The Morrin Centre celebrates its tenth annual writers’ festival
From April 2 to 7, 2019, the Morrin Centre will celebrate its tenth annual Imagination writers’ festival. This year’s festival once again features acclaimed authors from the current, diverse, Canadian literary scene, but also brings together artists from different fields for surprising and delightful pairings. Quebec City’s English-language cultural hub will present new activities and bring back popular events inside and outside its walls.
Literary Notes, a new musical event organized in partnership with the Orchestre symphonique de Québec (OSQ) and the Quebec Writers’ Federation (QWF) is one of the activities designed to mark the Centre’s special anniversary festival. This concert to be held on Wednesday, April 3, will allow participants to tune into the stories being read, thanks to music meant to capture the spirit of these works of fiction and poetry. Foodies will also get a taste of literary arts thanks to the festival’s annual Books and Wine pairing event hosted by local sommelier Yann Barrette-Bouchard. This renowned and usually sold-out event will feature the 2018 Giller Prize-finalist Éric Dupont and Canada Reads-winner Lisa Moore. The festival’s much anticipated Books and Brunch event will also be back for a fourth consecutive year and will take on a humouristic twist thanks to the participation of Indigenous author and playwright Drew Hayden Taylor.
Hayden Taylor is one of two authors from a First Nation community to take part in Imagination 2019. Waubgeshig Rice is also part of the festival’s roster and will discuss his latest post-apocalyptic thriller, Moon of the Crusted Snow, on Wednesday, April 3.
A total of 26 authors will be traveling from coast to coast to connect with our community. Two-time Giller Prize winner Esi Edugyan will be traveling from British Columbia for a conversation on her epic novel, Washington Black, while award-winning author Sheree Fitch will travel from Nova Scotia to delight children and young adults with her stories. A panel event on borders, migration, and identity will also bring together Newfoundland-based novelist Sharon Bala (The Boat People), as well as Iranian-born author Nilofar Shidmehr (Divided Loyalties) who now lives in Vancouver.
As noted by Barry Holleman, the President of the Literary and Historical Society which manages the Morrin Centre, “the festival’s aim is to offer meaningful encounters between authors and festival-goers, while allowing audiences of all ages to enjoy literature through multidisciplinary activities which are insightful, surprising, and even sometimes playful.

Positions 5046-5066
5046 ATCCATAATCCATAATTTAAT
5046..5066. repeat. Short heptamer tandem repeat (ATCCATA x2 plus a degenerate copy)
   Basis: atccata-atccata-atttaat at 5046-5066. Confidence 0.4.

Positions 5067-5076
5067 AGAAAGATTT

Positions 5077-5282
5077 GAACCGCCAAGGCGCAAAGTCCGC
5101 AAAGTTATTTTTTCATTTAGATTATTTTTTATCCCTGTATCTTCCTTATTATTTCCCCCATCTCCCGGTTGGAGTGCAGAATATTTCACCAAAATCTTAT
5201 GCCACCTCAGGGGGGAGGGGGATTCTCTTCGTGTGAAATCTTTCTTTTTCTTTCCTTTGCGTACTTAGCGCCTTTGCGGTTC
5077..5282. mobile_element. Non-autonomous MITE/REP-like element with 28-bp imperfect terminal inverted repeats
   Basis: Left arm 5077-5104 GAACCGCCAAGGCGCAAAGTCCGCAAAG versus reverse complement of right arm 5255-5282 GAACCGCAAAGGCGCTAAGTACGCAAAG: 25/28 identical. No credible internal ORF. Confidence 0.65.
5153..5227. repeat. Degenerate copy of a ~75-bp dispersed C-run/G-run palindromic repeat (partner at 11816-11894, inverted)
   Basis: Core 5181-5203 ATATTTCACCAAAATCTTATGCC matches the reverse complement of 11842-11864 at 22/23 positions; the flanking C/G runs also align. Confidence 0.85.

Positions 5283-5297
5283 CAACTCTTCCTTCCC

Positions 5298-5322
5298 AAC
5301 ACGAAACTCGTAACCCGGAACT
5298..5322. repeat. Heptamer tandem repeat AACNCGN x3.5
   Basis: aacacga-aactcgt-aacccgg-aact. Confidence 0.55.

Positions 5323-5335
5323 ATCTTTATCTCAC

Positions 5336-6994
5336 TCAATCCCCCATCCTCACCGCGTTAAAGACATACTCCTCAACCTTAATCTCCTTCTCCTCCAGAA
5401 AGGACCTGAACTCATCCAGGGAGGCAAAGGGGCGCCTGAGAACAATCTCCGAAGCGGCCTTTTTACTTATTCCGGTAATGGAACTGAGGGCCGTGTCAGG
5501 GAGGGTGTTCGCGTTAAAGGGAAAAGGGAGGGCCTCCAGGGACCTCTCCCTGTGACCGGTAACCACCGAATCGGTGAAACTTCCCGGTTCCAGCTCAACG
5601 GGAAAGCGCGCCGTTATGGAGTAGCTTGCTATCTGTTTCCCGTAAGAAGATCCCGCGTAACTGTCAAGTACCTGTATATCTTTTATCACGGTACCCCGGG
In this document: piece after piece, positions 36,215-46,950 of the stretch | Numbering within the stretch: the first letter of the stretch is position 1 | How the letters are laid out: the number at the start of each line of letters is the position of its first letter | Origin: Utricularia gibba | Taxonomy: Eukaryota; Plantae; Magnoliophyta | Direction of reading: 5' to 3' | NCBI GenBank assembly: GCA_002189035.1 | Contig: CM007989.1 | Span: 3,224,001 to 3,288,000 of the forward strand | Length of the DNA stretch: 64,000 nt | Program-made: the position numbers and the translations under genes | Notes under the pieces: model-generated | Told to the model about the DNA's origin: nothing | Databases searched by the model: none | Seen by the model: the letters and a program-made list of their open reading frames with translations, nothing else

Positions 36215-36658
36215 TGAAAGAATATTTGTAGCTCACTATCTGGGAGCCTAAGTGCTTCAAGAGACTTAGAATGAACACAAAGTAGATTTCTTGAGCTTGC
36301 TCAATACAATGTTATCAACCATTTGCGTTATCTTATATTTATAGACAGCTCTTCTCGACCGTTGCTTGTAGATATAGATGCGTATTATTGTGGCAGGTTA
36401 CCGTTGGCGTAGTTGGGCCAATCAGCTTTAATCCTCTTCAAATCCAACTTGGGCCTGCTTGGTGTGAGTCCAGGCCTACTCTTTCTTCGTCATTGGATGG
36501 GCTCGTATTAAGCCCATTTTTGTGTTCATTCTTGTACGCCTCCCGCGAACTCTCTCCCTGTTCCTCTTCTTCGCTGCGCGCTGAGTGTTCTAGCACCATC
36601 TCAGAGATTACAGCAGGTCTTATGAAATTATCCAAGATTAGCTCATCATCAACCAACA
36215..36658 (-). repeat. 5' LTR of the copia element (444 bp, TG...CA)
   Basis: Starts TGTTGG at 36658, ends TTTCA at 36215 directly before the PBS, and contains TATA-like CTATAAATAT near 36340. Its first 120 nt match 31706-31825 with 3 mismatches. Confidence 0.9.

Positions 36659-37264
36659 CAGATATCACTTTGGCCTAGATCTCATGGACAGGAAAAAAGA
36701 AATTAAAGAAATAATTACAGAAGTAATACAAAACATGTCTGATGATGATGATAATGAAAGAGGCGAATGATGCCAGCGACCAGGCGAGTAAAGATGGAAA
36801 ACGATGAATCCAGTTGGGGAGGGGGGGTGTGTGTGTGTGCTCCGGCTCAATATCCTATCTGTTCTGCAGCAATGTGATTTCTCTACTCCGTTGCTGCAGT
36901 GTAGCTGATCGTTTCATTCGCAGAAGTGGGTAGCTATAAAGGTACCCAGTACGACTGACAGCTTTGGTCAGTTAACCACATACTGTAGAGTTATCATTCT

In addition to talks, foodie events, and musical performances, this year’s festival will present two hands-on activities. Two writing and illustrating workshops will indeed bookend Imagination 2019. Claire Holden Rothman will host Trouble and Strife: The Lifeblood of Good Fiction on Tuesday, April 2, while Lorina Mapa will explore how to tell stories through comics during her graphic novel workshop on Sunday, April 7.
Tenth anniversary festivities will come to an ultimate conclusion with Emma Hooper’s musical event on Sunday afternoon. Starting at 3 p.m., the Alberta-born author and musician who now calls Bath, England home, will be joined on stage by local musician Patrick Ouellet for a bilingual performance of songs from Hooper’s latest novel Homesick Songs (Les chants du large) and her project Waitress for the Bees.
Don’t miss this opportunity to connect with English-language authors from across the country, in the heart of Old Quebec. For more information on the complete programme, and to purchase a festival pass or single event ticket, visit morrin.org/imagination or contact the Morrin Centre at 418-694-9147.
The festival has been made possible thanks to the support of many partners, including the Government of Canada, the Canada Council for the Arts, the Conseil des arts et des lettres du Québec, and the Entente de développement culturel.
About the Morrin Centre
As an English-language cultural centre located in Quebec City’s historical quarter, the Morrin Centre is a leading cultural institution of national standing, providing the Anglophone and Francophone public with rich, engaging programming in the areas of heritage interpretation, education, and the arts. Building upon our Centre’s history and key institutions, our programming aims to provide historical perspective on the region’s unique French-English heritage, develop enhanced educational opportunities for youth, and act as a springboard for artistic creativity.